The Cambridge History of English and American Literature in 18 Volumes (1907–21).
VOLUME XVI. Early National Literature, Part II; Later National Literature, Part I.

III. Poets of the Civil War II

§ 5. Dixie; The Bonnie Blue Flag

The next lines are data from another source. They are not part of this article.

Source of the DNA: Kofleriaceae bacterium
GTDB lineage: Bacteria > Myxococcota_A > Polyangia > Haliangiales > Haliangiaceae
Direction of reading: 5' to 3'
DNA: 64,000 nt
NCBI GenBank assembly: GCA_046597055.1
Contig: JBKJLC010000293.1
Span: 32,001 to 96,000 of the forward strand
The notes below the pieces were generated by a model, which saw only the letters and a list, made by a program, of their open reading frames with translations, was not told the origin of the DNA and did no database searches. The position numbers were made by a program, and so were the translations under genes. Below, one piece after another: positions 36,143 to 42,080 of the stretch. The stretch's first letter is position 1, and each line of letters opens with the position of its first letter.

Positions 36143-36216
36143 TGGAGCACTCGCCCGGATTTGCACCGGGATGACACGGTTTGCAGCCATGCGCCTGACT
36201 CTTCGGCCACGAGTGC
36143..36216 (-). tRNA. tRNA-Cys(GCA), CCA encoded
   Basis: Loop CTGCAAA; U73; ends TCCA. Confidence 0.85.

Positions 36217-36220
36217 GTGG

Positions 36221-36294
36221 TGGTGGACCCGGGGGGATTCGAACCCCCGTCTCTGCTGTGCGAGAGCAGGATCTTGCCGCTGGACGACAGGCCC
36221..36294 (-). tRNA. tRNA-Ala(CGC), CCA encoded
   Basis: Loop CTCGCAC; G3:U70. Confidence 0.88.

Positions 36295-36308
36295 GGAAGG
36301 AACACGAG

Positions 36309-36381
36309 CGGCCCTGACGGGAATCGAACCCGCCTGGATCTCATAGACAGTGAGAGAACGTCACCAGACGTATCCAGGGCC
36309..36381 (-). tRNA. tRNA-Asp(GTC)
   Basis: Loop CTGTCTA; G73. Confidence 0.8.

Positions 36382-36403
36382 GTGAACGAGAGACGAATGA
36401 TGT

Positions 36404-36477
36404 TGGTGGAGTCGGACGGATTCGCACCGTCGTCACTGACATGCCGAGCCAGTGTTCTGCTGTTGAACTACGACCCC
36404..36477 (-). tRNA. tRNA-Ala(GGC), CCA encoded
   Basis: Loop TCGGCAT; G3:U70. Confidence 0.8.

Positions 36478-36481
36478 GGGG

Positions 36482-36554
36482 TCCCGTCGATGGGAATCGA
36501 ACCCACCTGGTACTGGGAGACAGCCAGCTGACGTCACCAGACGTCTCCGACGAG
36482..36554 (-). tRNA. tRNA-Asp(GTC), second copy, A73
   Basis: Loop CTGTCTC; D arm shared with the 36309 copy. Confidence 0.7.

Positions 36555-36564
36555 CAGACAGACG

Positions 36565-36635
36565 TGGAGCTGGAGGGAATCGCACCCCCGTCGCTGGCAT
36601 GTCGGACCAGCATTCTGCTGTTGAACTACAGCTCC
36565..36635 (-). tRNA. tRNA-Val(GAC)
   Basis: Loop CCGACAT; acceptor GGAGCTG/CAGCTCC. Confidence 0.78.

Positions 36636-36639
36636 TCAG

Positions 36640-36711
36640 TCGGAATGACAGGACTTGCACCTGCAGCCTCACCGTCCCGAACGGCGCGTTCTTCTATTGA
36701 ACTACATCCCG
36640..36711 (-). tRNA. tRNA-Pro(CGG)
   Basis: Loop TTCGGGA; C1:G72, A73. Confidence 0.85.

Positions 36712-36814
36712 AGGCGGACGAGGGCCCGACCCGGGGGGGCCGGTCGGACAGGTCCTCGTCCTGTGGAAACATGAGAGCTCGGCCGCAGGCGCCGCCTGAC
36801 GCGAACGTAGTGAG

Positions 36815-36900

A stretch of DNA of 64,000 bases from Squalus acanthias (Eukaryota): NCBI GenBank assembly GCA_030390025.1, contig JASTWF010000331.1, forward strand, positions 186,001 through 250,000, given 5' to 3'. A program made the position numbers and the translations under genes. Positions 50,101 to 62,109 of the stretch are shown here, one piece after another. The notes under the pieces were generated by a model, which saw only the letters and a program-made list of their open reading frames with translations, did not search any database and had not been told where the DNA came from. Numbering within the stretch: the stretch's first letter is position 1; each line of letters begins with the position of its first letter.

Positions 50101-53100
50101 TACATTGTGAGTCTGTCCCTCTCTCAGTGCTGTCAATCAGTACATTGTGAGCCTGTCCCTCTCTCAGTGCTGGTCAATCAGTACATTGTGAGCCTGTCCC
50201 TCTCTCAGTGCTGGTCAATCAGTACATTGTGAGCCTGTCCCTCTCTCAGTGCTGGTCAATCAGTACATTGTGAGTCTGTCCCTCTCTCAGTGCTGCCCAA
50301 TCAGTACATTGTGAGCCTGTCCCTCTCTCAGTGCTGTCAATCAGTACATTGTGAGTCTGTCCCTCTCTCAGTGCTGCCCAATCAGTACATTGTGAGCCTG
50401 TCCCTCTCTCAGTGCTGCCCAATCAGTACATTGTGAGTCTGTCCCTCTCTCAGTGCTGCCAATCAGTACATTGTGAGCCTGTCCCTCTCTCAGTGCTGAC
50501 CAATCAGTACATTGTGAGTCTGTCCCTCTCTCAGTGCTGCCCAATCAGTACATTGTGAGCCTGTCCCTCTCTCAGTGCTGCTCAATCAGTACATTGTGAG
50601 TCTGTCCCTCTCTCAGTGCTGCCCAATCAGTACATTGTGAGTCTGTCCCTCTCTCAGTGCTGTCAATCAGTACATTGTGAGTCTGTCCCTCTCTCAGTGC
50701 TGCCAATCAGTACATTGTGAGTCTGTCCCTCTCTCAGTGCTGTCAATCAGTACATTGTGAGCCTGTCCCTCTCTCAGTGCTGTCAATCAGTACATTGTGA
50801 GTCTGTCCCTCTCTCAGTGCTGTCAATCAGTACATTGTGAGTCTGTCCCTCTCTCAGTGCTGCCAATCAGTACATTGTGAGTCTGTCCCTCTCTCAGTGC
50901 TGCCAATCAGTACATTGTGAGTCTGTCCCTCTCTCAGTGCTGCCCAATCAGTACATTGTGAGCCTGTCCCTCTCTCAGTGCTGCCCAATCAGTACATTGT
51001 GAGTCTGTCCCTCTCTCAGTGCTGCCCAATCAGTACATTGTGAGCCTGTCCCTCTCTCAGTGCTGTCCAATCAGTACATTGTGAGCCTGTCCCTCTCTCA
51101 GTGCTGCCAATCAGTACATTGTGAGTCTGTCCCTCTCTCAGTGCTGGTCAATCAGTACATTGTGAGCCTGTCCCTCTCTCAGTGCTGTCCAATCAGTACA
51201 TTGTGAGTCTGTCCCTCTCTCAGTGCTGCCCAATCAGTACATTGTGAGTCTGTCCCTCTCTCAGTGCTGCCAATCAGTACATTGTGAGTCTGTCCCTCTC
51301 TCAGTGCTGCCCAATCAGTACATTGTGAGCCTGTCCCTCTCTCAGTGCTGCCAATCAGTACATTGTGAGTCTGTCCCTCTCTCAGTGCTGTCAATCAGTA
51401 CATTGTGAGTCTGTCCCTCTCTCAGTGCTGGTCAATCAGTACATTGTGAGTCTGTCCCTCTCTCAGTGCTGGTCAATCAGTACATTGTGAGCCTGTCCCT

The feeling of the South as represented by all these poets first expressed itself in music. Southern soldiers were quick to seize upon Dixie, the words of which had been written by Dan D. Emmett for Bryant’s minstrels in 1859. Except for the refrain and a few haunting phrases, the words were totally inadequate, but the music proved to be the chief inspiration of Southern armies throughout the long conflict. Sung for the first time by Mrs. John Wood in New Orleans late in 1860, it was taken up by the Louisiana regiments and was soon heard by the campfires and hearthstones of the South. From New Orleans, too, came The Bonnie Blue Flag, an old Hibernian melody, with words written by an Irish comedian, Harry McCarthy, a volunteer soldier in the Confederate Army from Arkansas. The enthusiasm aroused by its first rendition at the Varieties Theatre in 1861 is well described by a later writer. The theatre was filled with soldiers from Texas, Arkansas, and Louisiana on their way to the front. McCarthy appeared on the stage accompanied by his sister waving a Confederate flag. “Before the first verse was ended the audience was quivering with excitement. After he sang the second stanza the audience joined in the chorus and sang it over and over again amid the most intensive excitement. It was wafted to the streets and in twenty-four hours it was all over the Southern Army.” For the crude words of both these melodies were soon substituted various versions more dignified and intellectually more worthy of the Southern cause. Of all these, the most striking version of Dixie was written by Albert Pike, and the most stirring words for The Bonnie Blue Flag by Mrs. Annie Chambers Ketchum. But not even these versions took the place in the army, or have since taken the place in the affections of the Southern people, held by the first forms.